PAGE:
FAQs/Acronyms

Frequenty Asked Questions (FAQs)

Q: So the Memphis MPO builds our roads, right?

A: Not exactly.  The Memphis MPO only coordinates the planning and programming of federal funding for road projects.  Once the funding is programmed by the MPO, the road project is the responsibility of the sponsoring jurisdiction (city, county, or state) through its contract with the DOT. After funds are programmed, projects must go through several stages before they can advance to construction — such as the evaluation of potential social, economic, and environmental effects; preparation of engineering studies; functional design; the development of construction specifications; right-of-way acquisition, etc.


Q: So the Memphis MPO runs the buses, right?

A: Actually, the Memphis Area Transit Authority (MATA) is the major provider of public transit in the Greater Memphis Area. However, the Memphis MPO supports public transit in a variety of ways. The MPO works closely with MATA to determine current and future public transportation needs by conducting plans and studies, such as the Coordinated Public Transit-Human Services Transportation Plan and Bus Stop Design and Accessibility Guidelines. The MPO's Regional Transportation Plan (RTP) also incorporates future transit service considerations in the Greater Memphis Area.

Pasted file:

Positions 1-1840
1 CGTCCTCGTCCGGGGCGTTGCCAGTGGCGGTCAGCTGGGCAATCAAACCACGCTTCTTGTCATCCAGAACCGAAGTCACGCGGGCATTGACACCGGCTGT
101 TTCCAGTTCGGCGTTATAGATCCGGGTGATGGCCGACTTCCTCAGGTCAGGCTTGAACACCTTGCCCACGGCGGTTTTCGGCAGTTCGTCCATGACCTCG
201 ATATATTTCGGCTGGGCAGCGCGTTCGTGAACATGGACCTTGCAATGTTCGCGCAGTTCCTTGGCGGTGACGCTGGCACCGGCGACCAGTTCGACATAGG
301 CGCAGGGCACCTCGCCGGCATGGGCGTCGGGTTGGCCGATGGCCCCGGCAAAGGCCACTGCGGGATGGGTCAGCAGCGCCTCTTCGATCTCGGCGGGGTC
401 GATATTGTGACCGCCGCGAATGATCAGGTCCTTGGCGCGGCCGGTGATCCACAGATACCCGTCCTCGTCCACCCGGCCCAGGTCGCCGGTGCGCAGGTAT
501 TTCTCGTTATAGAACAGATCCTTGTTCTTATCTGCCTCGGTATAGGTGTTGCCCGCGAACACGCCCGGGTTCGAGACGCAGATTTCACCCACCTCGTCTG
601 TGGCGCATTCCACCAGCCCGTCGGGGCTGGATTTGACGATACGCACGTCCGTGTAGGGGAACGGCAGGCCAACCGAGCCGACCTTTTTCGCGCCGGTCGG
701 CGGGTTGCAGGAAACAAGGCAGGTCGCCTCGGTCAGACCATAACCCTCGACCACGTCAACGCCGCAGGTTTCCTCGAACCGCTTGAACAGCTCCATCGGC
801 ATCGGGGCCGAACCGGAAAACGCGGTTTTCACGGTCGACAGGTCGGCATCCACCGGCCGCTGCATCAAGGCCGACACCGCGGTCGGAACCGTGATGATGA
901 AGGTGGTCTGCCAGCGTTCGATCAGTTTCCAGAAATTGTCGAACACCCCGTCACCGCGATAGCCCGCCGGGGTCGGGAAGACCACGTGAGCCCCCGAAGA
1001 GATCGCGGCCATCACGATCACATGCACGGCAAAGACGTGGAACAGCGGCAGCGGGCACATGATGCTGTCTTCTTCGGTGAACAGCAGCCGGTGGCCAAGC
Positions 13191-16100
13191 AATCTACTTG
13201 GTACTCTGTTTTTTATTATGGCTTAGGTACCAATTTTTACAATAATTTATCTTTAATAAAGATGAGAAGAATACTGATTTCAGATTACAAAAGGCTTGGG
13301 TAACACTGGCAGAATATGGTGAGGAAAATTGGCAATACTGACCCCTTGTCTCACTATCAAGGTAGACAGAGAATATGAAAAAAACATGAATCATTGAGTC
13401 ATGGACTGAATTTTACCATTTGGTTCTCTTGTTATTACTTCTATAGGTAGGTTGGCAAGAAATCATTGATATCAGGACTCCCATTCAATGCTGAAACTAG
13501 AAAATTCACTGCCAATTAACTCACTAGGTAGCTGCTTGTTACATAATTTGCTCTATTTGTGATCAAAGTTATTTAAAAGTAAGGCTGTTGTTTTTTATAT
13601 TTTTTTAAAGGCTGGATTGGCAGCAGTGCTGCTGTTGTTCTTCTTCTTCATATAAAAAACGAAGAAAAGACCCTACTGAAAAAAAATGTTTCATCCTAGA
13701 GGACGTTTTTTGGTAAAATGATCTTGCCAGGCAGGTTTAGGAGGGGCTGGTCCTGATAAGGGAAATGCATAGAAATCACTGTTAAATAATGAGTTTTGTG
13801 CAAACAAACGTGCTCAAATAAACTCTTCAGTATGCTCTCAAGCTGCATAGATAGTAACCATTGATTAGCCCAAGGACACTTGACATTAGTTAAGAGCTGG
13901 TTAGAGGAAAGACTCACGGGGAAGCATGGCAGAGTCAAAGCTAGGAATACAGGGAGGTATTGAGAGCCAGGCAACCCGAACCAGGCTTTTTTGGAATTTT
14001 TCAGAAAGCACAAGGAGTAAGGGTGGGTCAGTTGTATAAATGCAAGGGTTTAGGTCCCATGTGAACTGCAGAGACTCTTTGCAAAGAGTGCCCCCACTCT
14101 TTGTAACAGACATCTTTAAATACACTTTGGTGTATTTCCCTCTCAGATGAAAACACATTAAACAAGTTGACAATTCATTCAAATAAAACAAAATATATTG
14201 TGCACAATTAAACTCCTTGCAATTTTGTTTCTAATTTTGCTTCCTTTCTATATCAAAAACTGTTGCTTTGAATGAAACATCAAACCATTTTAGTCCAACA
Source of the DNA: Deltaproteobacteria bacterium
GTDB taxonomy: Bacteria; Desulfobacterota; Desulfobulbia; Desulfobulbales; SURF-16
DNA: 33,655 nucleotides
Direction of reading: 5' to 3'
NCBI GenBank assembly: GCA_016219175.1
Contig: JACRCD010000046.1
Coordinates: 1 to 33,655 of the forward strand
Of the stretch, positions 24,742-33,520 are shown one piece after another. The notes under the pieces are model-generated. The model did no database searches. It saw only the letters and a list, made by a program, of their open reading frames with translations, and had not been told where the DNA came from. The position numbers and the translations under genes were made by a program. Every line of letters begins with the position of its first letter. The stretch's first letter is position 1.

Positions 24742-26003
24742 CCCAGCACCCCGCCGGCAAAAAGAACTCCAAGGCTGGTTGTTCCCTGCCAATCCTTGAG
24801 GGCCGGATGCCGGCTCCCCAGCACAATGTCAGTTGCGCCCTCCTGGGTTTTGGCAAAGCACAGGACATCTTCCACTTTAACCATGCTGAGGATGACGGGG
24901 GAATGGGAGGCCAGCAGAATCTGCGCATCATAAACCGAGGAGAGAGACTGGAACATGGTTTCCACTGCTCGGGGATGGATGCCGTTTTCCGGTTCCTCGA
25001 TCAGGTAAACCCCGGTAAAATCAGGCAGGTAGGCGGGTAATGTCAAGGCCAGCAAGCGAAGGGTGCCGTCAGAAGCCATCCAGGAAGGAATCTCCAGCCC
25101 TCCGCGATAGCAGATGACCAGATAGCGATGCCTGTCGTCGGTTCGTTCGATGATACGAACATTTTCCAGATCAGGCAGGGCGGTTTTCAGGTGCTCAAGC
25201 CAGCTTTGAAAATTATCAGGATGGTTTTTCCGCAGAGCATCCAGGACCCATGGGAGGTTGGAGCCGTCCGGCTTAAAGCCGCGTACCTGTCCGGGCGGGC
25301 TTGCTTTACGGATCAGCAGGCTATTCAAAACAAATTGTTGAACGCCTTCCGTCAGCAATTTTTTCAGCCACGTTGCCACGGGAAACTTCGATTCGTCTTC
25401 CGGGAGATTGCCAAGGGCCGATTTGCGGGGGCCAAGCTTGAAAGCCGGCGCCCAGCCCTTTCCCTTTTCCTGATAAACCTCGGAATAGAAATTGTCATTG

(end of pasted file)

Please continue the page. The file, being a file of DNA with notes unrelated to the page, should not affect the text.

For more information on existing MATA services, please visit www.matatransit.com.


Q: I live in Tipton County and I know we are considered part of the Memphis metropolitan area. Why are we not included in the Memphis MPO?

A: The Memphis Metropolitan Statistical Area (MSA), as defined by the U. S. Office of Management and Budget, consists of nine counties and the municipalities within: Shelby, Fayette, and Tipton counties in Tennessee; Crittenden County in Arkansas; and Benton, DeSoto, Marshall, Tate, and Tunica counties in Mississippi.  However, the Memphis MPO is responsible for transportation planning only in “urbanized areas” of the MSA or areas of the MSA that are expected to become urbanized within the next 20 years. Urbanized areas are geographic regions designated by the U. S. Census Bureau that consist of a core area and adjacent, densely settled, territory that together contain at least 50,000 people— generally with an overall population density of at least 1,000 persons per square mile.  That is why only Shelby County, TN Desoto County, MS and portion of Fayette County, TN and Marshall County, MS are included in the Memphis MPO’s area of jurisdiction.